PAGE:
Storms happen. People can deal with that.

What they can't deal with is being powerless while confined in an airplane, all due to the whims of some low IQ bureaucrat.

Why does CD keep trying to make this an issue?

 
At 3/12/2010 12:42 PM, Blogger Richard Rider, Chair, San Diego Tax Fighters said...

Part of the implicit agreement between passengers and airlines is that the airlines will decide when you get on a plane, when you get OFF a plane, and when and where to move that plane.

Picture this -- after 1 hour on the tarmac -- 5 out of the 200 passengers want to get off. Another hour passes, and another 30 passengers want off. During the third hour, a stream of people periodically want to hop off.

Might make for a fun YouTube video, at least -- watching the chaos of buses circling the waiting planes, people racing on foot across the field, etc.

All govt supervised, of course.

 
At 3/12/2010 12:48 PM, Blogger Richard Rider, Chair, San Diego Tax Fighters said...

<>

SURE they can afford it. Those that survive, that is.

Apparently your cavalier thinking is that what this industry needs is fewer flights, fewer destinations, much higher ticket prices, less reliable delivery of passengers -- along with massive govt takeovers and subsidies a la GM.

Problem solved!

 
At 3/12/2010 1:54 PM, Blogger MMR said...

Flights are at capacity now. Folks I know who travel as part of their job are more and more concerned about missed connections and canceled flight stranding them for DAYS unable to get home or to their next destination.

This rule will make flying a riskier proposition for business AND personal travelers. (Risk in the sense of getting stranded or not making it to your destination)

 
At 3/12/2010 2:03 PM, Blogger OA said...

Anonymous said...
Sounds like we need a "public option". Comrade Barrack and Comrade Nancy will get right on it, ...


Coincidentally, he's going to spend billions on high speed rail lines. No better way to create a need than to take out the alternatives.

 
At 3/12/2010 4:29 PM, Anonymous DrTorch said...

Why are "libertarians" so keen for people to turn over their freedom to corporations?

How is this any better than turning freedom over to the State?

 
At 3/12/2010 6:10 PM, Blogger David Aitken said...

Well, at least you can tell the corporation to get lost and take your business elsewhere, and the corporation loses real money. You can't do that with the government.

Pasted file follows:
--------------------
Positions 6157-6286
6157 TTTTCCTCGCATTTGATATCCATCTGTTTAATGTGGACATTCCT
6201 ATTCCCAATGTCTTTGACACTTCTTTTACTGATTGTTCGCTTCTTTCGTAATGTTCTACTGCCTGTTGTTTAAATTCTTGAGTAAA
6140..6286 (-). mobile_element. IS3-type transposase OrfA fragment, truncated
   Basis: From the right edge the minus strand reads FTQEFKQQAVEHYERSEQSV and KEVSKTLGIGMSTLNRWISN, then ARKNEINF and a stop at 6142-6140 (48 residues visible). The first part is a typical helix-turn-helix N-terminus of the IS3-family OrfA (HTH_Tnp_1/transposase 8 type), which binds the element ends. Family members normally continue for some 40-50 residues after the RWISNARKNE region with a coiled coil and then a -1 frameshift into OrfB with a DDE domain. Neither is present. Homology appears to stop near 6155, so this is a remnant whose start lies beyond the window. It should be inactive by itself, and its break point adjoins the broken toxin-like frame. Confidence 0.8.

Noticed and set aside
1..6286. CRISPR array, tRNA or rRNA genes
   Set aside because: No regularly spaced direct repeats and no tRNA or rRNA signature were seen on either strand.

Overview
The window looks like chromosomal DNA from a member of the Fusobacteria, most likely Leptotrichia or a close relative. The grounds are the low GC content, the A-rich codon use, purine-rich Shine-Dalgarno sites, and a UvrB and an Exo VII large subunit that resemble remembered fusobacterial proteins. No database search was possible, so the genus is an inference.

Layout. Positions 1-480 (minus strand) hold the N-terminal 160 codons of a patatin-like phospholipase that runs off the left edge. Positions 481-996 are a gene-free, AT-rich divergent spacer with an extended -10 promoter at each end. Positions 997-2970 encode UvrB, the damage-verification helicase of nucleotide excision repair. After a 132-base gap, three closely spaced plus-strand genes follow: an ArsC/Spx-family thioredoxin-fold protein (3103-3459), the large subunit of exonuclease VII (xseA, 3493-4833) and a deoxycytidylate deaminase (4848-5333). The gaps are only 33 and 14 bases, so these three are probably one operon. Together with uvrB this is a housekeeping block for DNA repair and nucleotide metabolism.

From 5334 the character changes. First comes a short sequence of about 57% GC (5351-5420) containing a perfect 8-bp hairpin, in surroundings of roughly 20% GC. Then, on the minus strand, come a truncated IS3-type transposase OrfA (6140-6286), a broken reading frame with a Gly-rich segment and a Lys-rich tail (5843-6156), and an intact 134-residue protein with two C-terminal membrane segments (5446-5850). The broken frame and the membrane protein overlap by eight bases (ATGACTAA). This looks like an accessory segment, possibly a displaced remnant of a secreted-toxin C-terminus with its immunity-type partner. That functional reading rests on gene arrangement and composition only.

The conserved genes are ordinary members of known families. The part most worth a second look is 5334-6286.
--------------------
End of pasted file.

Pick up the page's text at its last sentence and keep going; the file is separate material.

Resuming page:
At 3/12/2010 6:24 PM, Blogger juandos said...

"1. I assume that airplane are rarely filled to capacity."...

Bad assumption anymore...

10 years ago you would've been right most of the time but not now...

Reason: Cost of fuel...
Sub reason: airport landing and take off fees and terminal fees have risen every year...

These two facets (and there are others) drive air carriers to continually look for ways to fill all seats on all flights...

"2. The marginal cost to operation for adding another passenger is small relative to ticket price"...

Define marginal...

Take just one facet in the cost of hauling one extra passenger, liability insurance...

The cost domestically isn't cheap, internationally it gets quite expensive...

Again at one time in the not to distant past your assumption would've been perfectly valid, totally on target...

"3. After cancellations, when you have piles of people waiting to get home, airlines can book flights to capacity, getting more people on fewer flights, and saving money."...

Again at one time that would've been quite an accurate assumption...

Since there are far fewer flights by ALL airlines today (as compared to 10 years ago for instance) out of all domestic airports, the room (empty seats) isn't there anymore...

Rising Breakeven Load Factors Threaten Airline Finances

 
At 3/14/2010 2:08 PM, Blogger Xmas said...

As a longtime flyer to Boston, anything that holds up New York, results in planes circling in New York airspace, which quickly spreads to Newark and Philly (which is a hub for regional flights American). Once those flights start getting mucked up, things start degrading quickly.

Bad weather at a hub airport (e.g. Atlanta, Charlotte, Detroit, Minneapolis) and you'll see a world of hurt.

 

Post a Comment

Links to this post:

Create a Link

<< Home